DevOps has come a long way since it got underway in full force nearly ten years ago. As was recently made clear at this year’s DevOps Enterprise Summit (DOES) in Las Vegas, DevOps organizations have been successful when it comes to knocking down organizational silos, optimizing the delivery of software services and functionality, and shortening the time it takes to deliver digital value to customers. DevOps organizations are delivering better business outcomes.
However, one area where there’s still much more work to do remains the stubborn area of software security.
Based on the presentations I attended and my discussions with DevOps practitioners at DOES, it’s clear that most mid-sized and large organizations are running multi-cloud and on-premises environments, and they’re all in when it comes to virtualization, containerization, and microservices.
While all of this is helping to speed the delivery of software services, it is also increasing management and security complexity in some ways.
Organizations are taking steps to help better secure their systems. In one talk I attended, DevOps for the Enterprise: 2018 Trends and Insights, Wesley Pullen, chief strategy officer at Electric Cloud said that they are seeing enterprises embrace artificial intelligence and machine learning as ways to identify patterns using in-depth statistical analysis, predict future risk using previous patterns, and to provide recommendations to reduce risk, Pullen said.
The conversations at the summit reminded me of the findings from this year’s Sonotype report, DevSecOps Realities and Opportunities, released this spring. "While some DevOps teams are starting to incorporate application security into their CI/CD workflows, driven by factors such as improved software quality, compliance, and risk avoidance, there is ample room for improvement," Jay Lyman, principal analyst at 451 Research said when the report was published. "In many cases, security testing is not being integrated often or early enough in the process for organizations to fully benefit from reduced risk and rework headaches," he said.
The report is based on the survey results of 350 decision makers from large enterprises across numerous industries.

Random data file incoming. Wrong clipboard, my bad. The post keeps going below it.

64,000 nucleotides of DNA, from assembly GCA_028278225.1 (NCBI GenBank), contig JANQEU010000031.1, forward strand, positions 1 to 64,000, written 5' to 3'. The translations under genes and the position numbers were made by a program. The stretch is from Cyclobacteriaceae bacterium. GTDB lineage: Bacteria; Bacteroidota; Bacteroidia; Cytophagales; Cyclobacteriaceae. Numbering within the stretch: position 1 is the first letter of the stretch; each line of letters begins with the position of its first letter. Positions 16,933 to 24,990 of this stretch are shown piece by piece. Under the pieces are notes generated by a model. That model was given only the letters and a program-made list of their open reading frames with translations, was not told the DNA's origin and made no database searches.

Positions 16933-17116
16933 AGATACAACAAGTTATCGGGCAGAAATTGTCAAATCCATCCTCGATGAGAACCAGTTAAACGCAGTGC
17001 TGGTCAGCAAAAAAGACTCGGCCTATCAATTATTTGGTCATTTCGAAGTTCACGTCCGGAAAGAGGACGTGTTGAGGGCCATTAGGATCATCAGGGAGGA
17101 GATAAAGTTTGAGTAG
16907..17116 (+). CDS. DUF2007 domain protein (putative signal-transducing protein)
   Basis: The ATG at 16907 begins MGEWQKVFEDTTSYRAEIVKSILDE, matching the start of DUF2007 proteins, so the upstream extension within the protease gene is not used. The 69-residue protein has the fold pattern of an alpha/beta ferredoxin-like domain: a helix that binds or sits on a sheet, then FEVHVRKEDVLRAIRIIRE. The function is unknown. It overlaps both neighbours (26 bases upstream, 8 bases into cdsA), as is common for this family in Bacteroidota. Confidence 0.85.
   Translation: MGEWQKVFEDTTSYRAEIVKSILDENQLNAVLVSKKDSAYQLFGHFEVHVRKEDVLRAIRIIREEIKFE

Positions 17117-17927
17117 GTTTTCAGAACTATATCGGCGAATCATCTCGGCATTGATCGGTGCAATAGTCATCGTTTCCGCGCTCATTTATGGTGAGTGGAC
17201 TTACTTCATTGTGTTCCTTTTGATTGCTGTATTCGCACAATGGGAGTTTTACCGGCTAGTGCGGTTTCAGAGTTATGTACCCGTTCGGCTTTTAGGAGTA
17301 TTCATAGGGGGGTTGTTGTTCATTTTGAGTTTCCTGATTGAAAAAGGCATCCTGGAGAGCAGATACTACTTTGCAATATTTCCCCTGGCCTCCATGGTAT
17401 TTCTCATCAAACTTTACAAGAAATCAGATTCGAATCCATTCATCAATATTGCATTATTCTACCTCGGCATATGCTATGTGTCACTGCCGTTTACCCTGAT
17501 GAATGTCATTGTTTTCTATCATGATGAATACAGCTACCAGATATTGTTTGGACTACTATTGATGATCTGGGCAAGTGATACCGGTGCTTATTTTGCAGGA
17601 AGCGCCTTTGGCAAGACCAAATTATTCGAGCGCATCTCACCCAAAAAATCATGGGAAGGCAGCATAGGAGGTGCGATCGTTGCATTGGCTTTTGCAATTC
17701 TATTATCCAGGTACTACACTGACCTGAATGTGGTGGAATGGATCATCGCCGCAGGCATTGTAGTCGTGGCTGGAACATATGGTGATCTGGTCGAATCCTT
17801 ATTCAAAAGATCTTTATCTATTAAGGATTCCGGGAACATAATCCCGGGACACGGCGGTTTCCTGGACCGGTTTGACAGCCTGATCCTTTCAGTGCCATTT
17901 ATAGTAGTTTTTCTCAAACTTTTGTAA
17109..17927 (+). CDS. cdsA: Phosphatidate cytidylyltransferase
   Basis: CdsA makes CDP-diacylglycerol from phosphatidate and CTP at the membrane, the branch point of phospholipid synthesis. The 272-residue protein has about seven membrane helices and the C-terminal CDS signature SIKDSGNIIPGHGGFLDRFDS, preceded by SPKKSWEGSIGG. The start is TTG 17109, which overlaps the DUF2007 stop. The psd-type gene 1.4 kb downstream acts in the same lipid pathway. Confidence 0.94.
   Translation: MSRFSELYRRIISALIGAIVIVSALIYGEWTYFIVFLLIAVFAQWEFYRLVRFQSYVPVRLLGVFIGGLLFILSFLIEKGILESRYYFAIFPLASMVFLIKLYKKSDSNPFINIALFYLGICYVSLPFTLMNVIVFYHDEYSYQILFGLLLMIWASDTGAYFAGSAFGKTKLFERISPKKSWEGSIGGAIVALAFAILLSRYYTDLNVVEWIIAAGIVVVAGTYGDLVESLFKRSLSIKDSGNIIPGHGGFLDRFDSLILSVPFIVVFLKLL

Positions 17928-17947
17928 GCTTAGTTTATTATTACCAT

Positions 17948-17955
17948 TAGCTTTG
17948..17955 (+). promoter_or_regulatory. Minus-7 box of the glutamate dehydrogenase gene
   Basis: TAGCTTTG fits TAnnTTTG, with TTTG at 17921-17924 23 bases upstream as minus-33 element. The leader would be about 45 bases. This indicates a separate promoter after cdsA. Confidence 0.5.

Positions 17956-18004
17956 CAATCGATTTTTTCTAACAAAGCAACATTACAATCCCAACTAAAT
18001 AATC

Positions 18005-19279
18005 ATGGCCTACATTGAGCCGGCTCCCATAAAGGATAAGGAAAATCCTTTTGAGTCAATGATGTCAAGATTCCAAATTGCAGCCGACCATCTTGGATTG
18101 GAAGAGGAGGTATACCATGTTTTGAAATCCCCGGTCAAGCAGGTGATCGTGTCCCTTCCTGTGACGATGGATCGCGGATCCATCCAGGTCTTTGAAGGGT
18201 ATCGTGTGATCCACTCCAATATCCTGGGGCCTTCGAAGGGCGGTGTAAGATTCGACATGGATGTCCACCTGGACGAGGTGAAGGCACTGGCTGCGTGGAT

The study found half of CI/CD pipelines are equipped with application security testing. It’s not as if respondents don’t know better, in the survey they themselves stated the importance of application security.
What are some of the holdbacks to successful DevSecOps? The DevSecOps Realities and Opportunities report found lack of automation and consistency to be big drivers. That’s no surprise, and security automation is a subject we’ve been pounding on here for some time. See our previous posts on this here and here. The TL;DR takeaway from those posts is the only way to keep up with the required software tests is to automate as many tests and processes as can be reasonable automated.
When it comes to moving testing into continuous delivery, another common challenge that has been known to be a bugaboo in security forever: false positives. When teams move automated testing tools earlier into the software development cycle, they often get plagued with false positives. The key here is to get developers trained in application security and to have application security experts embedded early in the design process. Having testing directly in the integrated development environment can also help developers to spot flaws early. It may make sense to also play triage to an extent, so that low level and easily fixable defects move forward so they can be remediated later.